• While I agree that real innocent individuals caught in between fighting forces who fell victim on those turbulent times, must be given some form of compensation (or file their case against surviving Martial Law administrators ). But for the CPP members, rallyists, insurgents and all individuals who call themselves revolutionaries against the government, every fallen men among them is justice for the republic and the Filipino people who support the state.

      • jaime dela Cruz on

        then why vent it on the Marcoses and not to the presidents after him starting from Cory. Ramos and Enrile are still alive, perhaps they should be given the “truth serum” to tell the truth about the atrocities. I suspect that Tabako has a lot to tell.

    12. Maribel A. Calanda on

      Yes these victims are hurting and at the same time opportunists or is it the Yellow government really? They want to fix their gaze at Marcos because they know too well that Marcos is legally wealthy and they want to be paid as victims. The money is being held in escrow but the government is greedy because they said it formed part of the collected ill-gotten wealth which up to this day is unproven or because they have to prove that Marcos is guilty of criminal acts before any courts in the Philippines before the money could be released is also one of the conditions. How can they prosecute a dead man to defend himself? Hence, the reparations continue to drag. Once they have received the money, they will no longer be noisy except for the dyed in the wool Yellowtards. and Communists.
      The victims want the Marcoses to spend their own money and wealth for them. Some like Etta Rosales are even talking to the First Lady and expressed her exasperation that it is the government who is tying the hands of Mrs Marcos. Anyway, I am not an Ilocano but to me Marcos is a hero. I am happy that he is in buried in his rightful place under the sun. Before I end, let us do the numbers first. On record there are only 10,000 human rights victims in a case filed before the Hawaii court, now it suddenly ballooned to 70,000. For the sake of argument, let us pick 70,000 human rights victims to illustrate my point. 70,000 victims under the Marcos regime for 20 years is a pale comparison to the 3,700.000 drug addicts or illegal drug victims with the governance of 30 years of the Yellow Cult. I would always prefer that the country be under Martial Law than what it is today. The country is now a narco-state. This is actually a curse upon us by the Yellow cult. There was nothing like this under Marcos time. 30 years after he is gone, we are now a narco-state. Woe upon us Filipinos.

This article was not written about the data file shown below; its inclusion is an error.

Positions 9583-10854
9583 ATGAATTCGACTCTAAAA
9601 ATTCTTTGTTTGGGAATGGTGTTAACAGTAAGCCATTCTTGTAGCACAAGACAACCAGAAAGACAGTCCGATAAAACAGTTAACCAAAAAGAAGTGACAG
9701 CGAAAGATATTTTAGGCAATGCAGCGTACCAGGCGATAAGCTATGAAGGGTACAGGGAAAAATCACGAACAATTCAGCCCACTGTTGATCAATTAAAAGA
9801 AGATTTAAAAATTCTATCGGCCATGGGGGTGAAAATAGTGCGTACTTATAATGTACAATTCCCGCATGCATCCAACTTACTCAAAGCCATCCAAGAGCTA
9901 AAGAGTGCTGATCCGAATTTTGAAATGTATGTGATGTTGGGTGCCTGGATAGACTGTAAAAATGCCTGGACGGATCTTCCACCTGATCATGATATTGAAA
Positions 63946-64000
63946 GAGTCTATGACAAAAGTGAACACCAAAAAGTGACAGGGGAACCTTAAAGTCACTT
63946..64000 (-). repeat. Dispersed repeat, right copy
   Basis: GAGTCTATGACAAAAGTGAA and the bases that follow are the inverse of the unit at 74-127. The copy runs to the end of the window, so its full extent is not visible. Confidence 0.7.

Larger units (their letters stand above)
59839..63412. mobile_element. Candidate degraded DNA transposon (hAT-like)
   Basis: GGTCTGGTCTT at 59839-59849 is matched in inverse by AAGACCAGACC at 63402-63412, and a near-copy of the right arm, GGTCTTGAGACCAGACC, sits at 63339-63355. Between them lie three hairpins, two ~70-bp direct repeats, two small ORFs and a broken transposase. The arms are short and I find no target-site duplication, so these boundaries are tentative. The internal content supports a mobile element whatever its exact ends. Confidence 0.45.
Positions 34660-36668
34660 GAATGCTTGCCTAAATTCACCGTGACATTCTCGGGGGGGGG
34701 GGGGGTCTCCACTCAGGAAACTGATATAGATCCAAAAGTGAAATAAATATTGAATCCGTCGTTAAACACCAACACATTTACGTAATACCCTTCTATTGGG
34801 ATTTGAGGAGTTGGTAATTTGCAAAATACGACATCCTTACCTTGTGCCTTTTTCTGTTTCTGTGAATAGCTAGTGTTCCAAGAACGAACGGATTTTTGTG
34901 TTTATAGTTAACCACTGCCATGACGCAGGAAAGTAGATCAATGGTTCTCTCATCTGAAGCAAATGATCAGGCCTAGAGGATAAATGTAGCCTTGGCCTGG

13. Mr. Kit Tatad, I am one with those, who are against Ferdi Marcos burial in Libingan nang Bayani Cemetery, for a personal reason that he was not a hero himself: his government was filled to the brim of corruptions, abused of power that resulted in so many killings and tortures; his declaration of Martial Law made former president Ferdi Marcos himself the worst Oligarch together with his cronies in the Philippine history. Fidel Ramos and Enrile were the instruments of Ferdinand Marcos himself. But Ferdi Marcos was the root for all corruptions and killings, tortures, and disappearance of many of those who were his enemies in politics. I disagree with your neighbor Tiglao. However, now that Ferdi Marcos is buried in the Libingan nang Bayani by sneaking, though, I don’t think exhuming him from his grave is a good image for us all Filipino. If the living Marcoses are also people with good heart, they should start apologizing to the people; they should return all the money that their Father and mother have stolen.

      • if you are angry that because of corruption, killings and tortures during Marcos time, then you should also be angry during Ramos/Cory/GMA/Pnoy administration….You should be protesting like hell against these Presidents….For corruption, killings, tortures never ended when Marcos left and ask these Presidents to return what they stole

    14. Will the Martial Law be resurrected too since FVR has a fatherly advise to DU30 to run for Presidency? Where did DU30 get the idea of independent foreign policy?